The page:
The PS4 Pro is a different beast when compared to the Xbox One S. Its internal components are a big improvement over the original model, as you can see in the above spec list. The newly implemented Boost Mode also allows players to gain extra benefits such as higher framerates across significantly more games, even those lacking a PS4 Pro-specific patch.

Related: Xbox One X vs Xbox One S
Xbox One S

PS4 Pro vs Xbox One S – Dimensions

The PS4 Pro is quite a bit wider than the Xbox One S, measuring in at 295 x 327 x 55mm where the One S is 229 x 292 x 63.5mm. It’s also longer, but ever so slightly thinner.

PS4 Pro vs Xbox One S – Resolution and HDR gaming

Both the PS4 Pro and Xbox One S support HDR (High Dynamic Range). For more on this colourful new feature you can check out our HDR article. The standard PS4 and PS4 Slim also now supports HDR thanks to a post-launch patch.

The core difference here isn’t HDR, but instead resolution: the PS4 Pro has the ability to output games at a resolution higher than Full HD. Since release we have seen certain titles render at a native 4K resolution while others settle for an upscaled alternative. Several developers are aiming for something “close to 4K resolution” with all future projects.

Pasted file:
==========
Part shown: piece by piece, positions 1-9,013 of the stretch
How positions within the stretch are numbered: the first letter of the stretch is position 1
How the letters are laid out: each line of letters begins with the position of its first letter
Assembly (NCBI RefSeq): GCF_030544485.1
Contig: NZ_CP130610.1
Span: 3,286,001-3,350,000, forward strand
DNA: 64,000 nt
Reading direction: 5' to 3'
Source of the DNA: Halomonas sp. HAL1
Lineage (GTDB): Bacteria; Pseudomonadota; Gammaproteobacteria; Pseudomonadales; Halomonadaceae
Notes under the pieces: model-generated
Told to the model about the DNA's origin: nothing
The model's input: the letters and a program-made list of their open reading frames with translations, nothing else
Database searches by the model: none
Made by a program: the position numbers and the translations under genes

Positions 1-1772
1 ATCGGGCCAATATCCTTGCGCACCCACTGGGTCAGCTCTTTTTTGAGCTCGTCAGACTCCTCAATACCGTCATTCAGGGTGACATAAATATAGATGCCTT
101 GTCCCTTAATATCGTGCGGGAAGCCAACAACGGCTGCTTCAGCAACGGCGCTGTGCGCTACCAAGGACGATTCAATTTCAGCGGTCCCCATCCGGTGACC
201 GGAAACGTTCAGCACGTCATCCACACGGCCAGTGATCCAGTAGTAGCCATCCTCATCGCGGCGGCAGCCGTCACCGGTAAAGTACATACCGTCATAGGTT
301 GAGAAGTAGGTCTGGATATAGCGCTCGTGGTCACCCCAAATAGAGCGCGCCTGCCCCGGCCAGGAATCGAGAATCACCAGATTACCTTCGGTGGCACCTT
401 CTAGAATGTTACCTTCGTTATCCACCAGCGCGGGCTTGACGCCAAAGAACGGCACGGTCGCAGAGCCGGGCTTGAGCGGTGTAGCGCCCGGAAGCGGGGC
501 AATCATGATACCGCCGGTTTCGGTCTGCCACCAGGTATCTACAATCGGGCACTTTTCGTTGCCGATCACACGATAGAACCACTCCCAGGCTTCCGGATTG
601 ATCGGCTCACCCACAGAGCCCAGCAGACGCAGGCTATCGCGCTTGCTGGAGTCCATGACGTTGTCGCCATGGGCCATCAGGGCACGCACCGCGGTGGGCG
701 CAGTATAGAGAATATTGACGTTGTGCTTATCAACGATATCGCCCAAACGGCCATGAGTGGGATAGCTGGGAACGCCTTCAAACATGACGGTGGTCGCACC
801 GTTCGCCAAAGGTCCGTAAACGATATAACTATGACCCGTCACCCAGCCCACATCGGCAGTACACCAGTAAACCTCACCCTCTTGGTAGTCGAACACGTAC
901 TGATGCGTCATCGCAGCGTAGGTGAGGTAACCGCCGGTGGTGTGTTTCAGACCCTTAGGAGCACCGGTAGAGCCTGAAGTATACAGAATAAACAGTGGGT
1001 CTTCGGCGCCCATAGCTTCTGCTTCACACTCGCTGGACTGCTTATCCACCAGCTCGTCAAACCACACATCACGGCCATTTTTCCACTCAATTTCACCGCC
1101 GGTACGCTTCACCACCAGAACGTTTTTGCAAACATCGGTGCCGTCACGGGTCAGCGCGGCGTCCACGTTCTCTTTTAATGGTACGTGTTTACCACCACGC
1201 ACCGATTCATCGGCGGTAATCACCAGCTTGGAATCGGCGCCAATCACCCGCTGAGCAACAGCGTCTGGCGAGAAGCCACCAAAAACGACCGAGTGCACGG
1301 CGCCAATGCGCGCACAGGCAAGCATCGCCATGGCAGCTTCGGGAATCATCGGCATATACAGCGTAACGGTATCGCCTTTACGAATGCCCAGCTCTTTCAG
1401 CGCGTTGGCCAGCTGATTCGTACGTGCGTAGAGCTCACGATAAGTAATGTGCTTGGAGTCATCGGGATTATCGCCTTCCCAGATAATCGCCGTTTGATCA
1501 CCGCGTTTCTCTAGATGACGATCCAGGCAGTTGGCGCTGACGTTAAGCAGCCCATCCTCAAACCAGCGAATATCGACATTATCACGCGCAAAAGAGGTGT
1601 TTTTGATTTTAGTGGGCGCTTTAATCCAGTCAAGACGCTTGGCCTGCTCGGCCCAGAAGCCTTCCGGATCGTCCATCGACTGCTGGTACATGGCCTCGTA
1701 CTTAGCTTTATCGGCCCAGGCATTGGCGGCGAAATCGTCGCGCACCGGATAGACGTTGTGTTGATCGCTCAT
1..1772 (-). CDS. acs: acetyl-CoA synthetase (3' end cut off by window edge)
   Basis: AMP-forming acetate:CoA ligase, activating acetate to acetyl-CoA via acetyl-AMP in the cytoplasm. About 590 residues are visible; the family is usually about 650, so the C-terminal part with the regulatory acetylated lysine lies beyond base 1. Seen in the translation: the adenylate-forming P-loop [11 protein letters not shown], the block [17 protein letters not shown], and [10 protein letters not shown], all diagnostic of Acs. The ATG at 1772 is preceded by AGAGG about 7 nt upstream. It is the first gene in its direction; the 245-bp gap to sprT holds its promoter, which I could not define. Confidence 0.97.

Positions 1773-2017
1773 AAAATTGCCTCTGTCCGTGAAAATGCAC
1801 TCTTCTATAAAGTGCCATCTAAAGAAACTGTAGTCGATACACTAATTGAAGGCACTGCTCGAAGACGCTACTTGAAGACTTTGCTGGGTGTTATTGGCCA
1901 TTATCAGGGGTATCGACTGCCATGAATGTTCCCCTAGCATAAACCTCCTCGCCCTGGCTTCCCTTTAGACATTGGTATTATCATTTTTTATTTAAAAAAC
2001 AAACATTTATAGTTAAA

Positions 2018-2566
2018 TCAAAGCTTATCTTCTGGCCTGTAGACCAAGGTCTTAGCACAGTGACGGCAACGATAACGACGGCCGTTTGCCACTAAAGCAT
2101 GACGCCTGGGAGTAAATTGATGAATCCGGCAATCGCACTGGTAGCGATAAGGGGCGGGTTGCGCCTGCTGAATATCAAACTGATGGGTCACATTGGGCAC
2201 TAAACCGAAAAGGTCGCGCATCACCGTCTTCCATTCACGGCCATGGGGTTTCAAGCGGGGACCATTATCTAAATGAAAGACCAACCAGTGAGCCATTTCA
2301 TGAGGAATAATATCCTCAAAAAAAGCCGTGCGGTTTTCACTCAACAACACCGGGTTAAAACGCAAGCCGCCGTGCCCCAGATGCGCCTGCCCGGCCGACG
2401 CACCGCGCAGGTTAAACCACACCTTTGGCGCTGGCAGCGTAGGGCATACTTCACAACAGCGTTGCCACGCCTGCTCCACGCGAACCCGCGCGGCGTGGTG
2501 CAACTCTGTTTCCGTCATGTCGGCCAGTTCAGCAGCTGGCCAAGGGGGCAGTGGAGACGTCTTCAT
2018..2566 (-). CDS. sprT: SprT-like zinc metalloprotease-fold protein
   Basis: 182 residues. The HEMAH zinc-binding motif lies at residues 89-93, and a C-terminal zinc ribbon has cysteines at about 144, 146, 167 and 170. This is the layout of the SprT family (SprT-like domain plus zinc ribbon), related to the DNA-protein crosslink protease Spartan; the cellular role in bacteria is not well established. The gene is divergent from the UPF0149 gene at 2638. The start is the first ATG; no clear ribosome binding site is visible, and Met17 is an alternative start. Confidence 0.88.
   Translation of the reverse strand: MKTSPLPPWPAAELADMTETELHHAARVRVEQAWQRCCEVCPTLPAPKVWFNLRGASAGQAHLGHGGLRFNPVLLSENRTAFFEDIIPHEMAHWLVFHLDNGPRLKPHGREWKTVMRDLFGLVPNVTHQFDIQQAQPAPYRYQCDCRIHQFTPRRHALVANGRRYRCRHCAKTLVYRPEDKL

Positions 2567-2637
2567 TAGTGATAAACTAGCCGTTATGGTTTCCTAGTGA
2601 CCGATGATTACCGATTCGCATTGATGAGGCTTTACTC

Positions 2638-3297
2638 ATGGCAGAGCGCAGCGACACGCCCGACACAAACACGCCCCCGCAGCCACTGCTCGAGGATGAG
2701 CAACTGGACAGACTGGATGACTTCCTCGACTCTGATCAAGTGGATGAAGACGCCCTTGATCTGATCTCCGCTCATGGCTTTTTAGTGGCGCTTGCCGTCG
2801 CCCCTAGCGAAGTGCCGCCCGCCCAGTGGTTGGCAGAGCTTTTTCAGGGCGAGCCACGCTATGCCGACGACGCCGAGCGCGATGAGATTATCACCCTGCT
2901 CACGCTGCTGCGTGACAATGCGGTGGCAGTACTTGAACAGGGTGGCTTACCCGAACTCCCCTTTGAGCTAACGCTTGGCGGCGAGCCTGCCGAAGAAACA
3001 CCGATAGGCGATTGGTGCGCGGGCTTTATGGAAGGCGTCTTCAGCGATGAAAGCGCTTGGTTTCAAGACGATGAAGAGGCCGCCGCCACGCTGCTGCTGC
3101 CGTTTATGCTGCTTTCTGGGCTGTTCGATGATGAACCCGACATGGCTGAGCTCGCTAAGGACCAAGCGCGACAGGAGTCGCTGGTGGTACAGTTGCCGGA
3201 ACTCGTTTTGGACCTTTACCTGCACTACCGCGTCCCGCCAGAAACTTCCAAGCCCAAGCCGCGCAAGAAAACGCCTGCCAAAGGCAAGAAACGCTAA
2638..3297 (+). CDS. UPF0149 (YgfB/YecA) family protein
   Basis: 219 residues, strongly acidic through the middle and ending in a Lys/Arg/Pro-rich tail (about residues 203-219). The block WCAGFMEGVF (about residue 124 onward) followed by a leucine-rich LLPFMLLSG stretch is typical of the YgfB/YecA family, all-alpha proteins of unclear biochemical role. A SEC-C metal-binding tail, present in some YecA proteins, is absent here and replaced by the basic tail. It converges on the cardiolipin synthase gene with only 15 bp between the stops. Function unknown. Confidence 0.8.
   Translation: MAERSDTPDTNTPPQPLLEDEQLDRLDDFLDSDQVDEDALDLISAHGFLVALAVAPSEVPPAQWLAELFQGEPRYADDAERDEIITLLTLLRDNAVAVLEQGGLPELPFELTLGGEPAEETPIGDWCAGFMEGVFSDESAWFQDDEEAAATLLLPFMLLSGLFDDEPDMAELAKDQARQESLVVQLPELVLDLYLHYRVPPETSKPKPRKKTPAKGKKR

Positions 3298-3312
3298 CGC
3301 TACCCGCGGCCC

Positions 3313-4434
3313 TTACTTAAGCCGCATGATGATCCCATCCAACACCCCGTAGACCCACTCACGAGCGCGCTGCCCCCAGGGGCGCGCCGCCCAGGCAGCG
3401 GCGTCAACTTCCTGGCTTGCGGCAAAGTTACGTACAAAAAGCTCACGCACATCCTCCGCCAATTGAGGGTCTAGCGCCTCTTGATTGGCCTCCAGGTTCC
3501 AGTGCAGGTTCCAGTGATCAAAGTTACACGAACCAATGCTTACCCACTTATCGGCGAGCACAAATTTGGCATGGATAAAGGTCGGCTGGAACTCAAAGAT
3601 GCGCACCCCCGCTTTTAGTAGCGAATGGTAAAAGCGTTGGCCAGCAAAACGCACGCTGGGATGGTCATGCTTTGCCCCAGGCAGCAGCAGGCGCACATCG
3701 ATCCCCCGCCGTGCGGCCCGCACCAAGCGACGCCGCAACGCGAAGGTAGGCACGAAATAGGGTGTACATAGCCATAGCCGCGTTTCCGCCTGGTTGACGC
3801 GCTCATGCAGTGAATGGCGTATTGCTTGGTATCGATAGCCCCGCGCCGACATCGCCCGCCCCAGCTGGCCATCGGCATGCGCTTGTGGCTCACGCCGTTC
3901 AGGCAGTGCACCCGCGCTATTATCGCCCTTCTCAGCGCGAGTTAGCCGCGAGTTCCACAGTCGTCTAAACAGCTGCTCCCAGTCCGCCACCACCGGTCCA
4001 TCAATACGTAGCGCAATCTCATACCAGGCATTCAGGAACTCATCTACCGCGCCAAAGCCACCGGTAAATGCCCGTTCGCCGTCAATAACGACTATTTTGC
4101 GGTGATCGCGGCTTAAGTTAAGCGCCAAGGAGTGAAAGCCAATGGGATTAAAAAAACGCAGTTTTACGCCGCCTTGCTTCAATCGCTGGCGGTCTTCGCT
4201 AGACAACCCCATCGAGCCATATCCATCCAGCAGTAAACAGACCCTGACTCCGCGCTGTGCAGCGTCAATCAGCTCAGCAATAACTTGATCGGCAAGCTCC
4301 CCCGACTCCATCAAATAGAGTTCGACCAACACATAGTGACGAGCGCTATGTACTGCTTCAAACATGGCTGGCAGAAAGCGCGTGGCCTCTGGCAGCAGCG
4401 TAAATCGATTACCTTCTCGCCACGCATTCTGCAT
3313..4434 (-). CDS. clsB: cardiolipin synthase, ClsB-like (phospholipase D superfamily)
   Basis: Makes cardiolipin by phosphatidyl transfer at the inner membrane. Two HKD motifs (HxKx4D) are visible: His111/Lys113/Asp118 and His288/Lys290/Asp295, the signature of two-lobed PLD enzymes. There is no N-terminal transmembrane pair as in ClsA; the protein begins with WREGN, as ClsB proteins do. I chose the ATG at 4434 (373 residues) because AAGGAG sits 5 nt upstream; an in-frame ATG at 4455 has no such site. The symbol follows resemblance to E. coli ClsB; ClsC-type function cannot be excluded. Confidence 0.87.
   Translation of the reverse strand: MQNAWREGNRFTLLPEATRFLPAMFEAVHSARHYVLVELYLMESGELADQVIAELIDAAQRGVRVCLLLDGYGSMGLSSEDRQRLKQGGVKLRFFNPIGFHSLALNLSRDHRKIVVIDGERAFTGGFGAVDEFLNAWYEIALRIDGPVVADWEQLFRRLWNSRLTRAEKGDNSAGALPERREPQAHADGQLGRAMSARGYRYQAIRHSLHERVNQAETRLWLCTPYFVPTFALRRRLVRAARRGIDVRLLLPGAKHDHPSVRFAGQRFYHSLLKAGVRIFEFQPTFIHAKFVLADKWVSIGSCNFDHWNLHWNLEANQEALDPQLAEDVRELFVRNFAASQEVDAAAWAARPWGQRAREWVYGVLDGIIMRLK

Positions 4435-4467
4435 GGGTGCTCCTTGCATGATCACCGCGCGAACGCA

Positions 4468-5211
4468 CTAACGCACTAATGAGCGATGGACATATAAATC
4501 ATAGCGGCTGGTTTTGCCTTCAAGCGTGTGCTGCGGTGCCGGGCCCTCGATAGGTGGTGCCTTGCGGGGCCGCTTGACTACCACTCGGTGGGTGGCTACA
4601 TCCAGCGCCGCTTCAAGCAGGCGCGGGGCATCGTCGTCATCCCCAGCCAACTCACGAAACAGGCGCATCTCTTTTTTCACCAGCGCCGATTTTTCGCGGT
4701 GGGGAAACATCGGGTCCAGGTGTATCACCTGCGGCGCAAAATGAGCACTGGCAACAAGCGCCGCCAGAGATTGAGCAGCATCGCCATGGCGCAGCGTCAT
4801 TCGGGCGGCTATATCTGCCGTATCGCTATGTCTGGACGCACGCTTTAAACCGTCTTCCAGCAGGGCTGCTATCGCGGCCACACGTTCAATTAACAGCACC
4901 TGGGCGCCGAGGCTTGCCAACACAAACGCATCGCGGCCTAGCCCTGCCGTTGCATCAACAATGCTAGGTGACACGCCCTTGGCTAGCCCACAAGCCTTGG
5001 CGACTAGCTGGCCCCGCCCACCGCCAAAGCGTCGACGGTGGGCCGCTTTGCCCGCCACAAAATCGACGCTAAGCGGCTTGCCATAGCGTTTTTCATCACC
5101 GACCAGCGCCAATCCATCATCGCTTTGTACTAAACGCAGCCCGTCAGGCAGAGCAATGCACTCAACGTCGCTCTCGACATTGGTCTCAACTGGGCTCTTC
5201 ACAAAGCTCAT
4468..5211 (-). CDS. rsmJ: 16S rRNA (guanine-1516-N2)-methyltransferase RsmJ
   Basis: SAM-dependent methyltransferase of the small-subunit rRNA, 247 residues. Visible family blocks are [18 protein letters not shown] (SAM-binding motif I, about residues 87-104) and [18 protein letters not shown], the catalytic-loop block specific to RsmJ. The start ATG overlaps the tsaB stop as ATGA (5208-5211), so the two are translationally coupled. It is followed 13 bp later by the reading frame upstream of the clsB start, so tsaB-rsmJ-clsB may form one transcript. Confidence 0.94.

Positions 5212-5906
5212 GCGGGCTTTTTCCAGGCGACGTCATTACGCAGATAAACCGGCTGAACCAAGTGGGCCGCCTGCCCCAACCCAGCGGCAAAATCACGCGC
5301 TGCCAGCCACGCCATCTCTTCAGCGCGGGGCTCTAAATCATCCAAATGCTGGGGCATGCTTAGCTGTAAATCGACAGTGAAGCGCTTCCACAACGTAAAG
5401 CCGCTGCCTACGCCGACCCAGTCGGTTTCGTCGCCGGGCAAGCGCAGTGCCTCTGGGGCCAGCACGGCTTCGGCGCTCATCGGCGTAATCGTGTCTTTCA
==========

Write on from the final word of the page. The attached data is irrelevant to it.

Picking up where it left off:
Whatever the elevated resolution is then be upscaled to 4K. If you’re playing in Full HD, you’ll end up with smoother anti-aliasing, meaning the divisions between objects on screen will be much smoother than on the regular PS4. Many of the PS4 Pro supported titles use a 4K “checkerboard” rendering technique that subsequently improves textures and specular effects, making for a cleaner, crisper overall image without putting out a native 4K resolution.

Developers are also free to take advantage of the additional power of the Pro however they see fit. In the instance of the recent, excellent Nioh, players were given the choice whether to play the game with a higher resolution or framerate with multiple settings, much like PC players enjoy.

The Xbox One S only upscales games to 4K with no enhancements aside from HDR, as mentioned above.